There’s no hotel in town that swims in U.S. history quite like the iconic Willard InterContinental. President Franklin Pierce was the hotel’s first presidential patron, President-elect Abraham Lincoln took up residence for 10 days prior to his inauguration and Martin Luther King Jr. edited his “I Have a Dream” speech in the hotel’s lobby.

Try and time your visit to coincide with The Willard’s unique monthly offering, History Happy Hour. It’s a two-hour program where bartender Jim Hewes and a panel of experts from the political and/or literary worlds present a lively discussion on a relevant theme with healthy helping of hands-on mixology thrown in. The program runs from 6 p.m. – 8 p.m. and costs $49 per person, including light bites and three cocktails.

If you can’t make it to History Happy Hour, sip a potent potable anytime at the hotel’s Round Robin Bar, established in 1847. It has been a watering hole for this city’s elite since Abe Lincoln’s day and continues to attract this city’s top-tier.

The Willard is also home to The Red Door, a sublime urban spa. If you’re pressed for time, try the mini-facial that cleans, tones and hydrates your skin in a jiffy.

Rooms and suites are decorated in an old-world style blended with modern amenities. It’s a top-notch luxury experience in a perfect location, just steps from the White House. First-class service is the cherry on top.

Eat

Composed said at the Fancy Radish

If you prefer to absorb history via your taste buds, head straight to Occidental Grill & Seafood, a D.C. dining institution since 1906. It’s a gathering place for political notables and celebrities whose photos line the dining room walls. Look for portraits of Texas Governor Ann Richards, Winston Churchill and Vice President Joe Biden, just to name a few. The menu offers contemporary takes on yesteryear classics including crab cakes, lobster bisque and Virginia ham.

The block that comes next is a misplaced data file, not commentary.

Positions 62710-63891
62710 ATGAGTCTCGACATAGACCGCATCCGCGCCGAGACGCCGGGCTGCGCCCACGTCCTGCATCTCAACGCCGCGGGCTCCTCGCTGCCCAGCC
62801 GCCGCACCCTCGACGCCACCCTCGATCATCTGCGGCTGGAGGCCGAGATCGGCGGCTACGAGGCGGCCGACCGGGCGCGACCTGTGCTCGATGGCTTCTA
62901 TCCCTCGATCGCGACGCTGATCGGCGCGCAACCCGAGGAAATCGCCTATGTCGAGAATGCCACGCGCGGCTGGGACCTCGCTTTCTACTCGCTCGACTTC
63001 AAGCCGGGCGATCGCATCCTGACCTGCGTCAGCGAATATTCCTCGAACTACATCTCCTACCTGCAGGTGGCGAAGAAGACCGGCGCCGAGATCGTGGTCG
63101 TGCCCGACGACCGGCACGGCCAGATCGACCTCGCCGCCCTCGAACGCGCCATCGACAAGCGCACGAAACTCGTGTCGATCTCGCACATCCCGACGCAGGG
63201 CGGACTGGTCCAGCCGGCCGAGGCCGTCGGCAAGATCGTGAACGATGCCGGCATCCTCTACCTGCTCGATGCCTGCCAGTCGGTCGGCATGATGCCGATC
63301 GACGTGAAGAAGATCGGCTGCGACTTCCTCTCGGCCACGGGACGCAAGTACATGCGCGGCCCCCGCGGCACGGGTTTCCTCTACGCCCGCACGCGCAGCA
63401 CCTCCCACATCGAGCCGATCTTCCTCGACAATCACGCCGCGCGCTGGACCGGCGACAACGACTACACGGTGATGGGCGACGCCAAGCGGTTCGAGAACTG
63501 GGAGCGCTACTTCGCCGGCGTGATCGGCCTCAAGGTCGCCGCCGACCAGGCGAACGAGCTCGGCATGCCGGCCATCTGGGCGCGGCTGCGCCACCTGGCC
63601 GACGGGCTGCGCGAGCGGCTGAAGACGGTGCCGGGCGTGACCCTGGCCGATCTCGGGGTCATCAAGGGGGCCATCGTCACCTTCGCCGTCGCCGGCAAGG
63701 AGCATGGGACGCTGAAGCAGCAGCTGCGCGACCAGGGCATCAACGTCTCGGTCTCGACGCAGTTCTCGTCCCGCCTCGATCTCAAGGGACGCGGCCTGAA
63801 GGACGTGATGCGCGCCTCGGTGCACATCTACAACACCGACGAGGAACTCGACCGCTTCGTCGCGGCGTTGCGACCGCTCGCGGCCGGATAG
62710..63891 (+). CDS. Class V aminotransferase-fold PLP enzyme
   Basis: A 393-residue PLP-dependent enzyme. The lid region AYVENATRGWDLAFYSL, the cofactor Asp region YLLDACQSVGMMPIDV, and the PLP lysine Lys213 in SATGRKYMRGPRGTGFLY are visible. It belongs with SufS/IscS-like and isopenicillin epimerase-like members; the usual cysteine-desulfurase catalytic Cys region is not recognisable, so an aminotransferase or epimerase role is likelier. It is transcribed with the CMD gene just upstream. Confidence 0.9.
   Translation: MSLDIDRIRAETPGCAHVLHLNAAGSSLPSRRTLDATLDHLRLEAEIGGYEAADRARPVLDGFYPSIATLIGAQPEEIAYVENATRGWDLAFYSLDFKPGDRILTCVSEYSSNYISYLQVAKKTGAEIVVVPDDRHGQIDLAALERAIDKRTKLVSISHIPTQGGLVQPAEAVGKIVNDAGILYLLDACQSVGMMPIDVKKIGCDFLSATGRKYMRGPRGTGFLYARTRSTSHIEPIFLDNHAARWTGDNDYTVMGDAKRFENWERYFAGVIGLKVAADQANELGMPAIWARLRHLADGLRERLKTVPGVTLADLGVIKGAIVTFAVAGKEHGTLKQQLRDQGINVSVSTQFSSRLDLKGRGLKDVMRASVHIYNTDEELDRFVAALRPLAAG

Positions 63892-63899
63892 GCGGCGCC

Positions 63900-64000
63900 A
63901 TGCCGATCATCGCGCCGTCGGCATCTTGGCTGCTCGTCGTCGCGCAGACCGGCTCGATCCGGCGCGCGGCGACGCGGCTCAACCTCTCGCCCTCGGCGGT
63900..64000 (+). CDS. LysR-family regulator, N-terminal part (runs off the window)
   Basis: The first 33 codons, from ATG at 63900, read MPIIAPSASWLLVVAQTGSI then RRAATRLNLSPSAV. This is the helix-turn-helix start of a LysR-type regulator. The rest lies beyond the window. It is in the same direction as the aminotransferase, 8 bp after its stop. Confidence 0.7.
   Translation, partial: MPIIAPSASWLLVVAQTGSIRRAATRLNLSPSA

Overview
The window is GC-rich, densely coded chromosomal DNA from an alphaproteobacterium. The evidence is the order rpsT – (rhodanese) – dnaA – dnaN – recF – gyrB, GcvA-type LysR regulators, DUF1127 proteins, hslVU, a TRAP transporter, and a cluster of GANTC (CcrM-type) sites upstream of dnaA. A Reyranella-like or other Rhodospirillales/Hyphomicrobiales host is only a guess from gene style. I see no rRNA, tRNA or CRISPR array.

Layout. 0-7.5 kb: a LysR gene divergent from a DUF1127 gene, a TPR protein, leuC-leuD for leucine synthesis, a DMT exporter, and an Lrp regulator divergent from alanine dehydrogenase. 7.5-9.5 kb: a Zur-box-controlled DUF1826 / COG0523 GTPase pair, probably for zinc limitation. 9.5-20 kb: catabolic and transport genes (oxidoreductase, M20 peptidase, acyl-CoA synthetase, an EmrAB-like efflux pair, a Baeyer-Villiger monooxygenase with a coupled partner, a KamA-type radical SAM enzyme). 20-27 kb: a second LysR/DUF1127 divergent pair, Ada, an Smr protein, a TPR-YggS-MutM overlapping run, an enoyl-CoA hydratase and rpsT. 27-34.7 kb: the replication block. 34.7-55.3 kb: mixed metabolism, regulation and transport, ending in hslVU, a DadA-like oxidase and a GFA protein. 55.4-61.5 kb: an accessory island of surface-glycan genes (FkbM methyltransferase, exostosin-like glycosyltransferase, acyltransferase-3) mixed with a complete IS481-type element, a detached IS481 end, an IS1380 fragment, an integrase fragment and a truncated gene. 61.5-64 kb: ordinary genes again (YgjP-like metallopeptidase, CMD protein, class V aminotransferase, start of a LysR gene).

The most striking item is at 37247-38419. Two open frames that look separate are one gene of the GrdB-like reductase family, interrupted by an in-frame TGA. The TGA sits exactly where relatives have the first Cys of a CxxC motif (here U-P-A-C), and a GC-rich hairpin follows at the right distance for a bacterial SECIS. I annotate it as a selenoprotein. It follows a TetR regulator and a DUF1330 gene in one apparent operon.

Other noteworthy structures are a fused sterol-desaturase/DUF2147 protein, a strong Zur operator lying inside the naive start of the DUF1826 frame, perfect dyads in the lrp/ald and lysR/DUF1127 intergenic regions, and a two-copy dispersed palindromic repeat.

The early American’s were by no means vegetarians but fruits and veggies, grains such as hominy and cornmeal, and beans were an important source of nutrients. The Fancy Radish is a new restaurant serving plant-based cuisine that should have even confirmed carnivores salivating.

Order the yummy Chioggia Beet Picnic with a bbq vinaigrette, cucumber ranch, a crunchy Brussels slaw and toast.

A glass of natural wine or a locally distilled spirit is the perfect go-with.

Get Around

Capital Bikeshare continues to expand with over 500 stations. For a novel vantage point, consider a Segway tour. Bike and Roll has several options, including the scenery-rich monument tour.

Get Here

Amtrak from Penn Station takes four hours. For additional options, see our Washington, D.C. Public Transportation Guide. For more information, visit Washington.org

For additional information go to www.washington.org

Featured image: Pete Souza

Additional photo credits: National Museum of African American History and Culture, Alan Karchmer, Fancy Radish, The Willard

Related posts

Leave a comment

This site uses Akismet to reduce spam. Learn how your comment data is processed.